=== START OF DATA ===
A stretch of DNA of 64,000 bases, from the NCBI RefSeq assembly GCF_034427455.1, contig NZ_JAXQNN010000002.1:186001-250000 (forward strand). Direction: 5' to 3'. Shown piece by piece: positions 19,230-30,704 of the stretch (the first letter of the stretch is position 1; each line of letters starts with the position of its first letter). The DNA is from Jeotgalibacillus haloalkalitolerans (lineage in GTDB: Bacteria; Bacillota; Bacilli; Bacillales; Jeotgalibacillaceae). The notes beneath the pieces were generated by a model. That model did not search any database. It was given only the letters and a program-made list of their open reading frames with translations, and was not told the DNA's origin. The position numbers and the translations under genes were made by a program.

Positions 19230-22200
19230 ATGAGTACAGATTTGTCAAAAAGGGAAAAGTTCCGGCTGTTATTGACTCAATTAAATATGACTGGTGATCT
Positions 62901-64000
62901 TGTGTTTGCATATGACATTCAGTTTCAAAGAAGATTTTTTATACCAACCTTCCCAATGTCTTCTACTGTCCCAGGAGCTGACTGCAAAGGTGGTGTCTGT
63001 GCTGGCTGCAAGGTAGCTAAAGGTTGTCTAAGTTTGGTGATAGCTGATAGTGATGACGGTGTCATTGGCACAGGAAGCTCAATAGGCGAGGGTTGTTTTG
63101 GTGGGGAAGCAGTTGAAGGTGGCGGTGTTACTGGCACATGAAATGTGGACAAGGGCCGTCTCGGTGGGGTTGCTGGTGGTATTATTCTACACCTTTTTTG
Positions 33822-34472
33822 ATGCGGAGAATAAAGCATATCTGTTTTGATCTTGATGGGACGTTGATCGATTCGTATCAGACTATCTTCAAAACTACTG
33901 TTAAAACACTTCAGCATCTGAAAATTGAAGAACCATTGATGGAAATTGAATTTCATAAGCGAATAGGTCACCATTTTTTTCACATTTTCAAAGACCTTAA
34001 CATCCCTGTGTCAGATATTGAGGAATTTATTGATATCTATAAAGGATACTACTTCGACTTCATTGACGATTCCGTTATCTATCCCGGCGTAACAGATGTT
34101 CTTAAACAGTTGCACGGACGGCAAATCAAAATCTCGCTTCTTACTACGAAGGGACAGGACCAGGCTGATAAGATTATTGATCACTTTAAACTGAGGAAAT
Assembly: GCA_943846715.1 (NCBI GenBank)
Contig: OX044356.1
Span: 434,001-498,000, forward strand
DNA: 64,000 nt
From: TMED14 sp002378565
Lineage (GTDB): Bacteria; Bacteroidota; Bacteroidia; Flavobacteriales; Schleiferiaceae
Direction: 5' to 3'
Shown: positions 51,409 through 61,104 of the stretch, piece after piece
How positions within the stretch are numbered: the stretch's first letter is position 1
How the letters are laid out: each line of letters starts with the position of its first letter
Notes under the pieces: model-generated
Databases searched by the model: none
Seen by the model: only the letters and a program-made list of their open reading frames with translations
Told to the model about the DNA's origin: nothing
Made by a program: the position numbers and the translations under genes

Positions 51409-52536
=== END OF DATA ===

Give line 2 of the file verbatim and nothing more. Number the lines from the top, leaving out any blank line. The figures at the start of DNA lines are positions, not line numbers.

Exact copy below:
Positions 19230-22200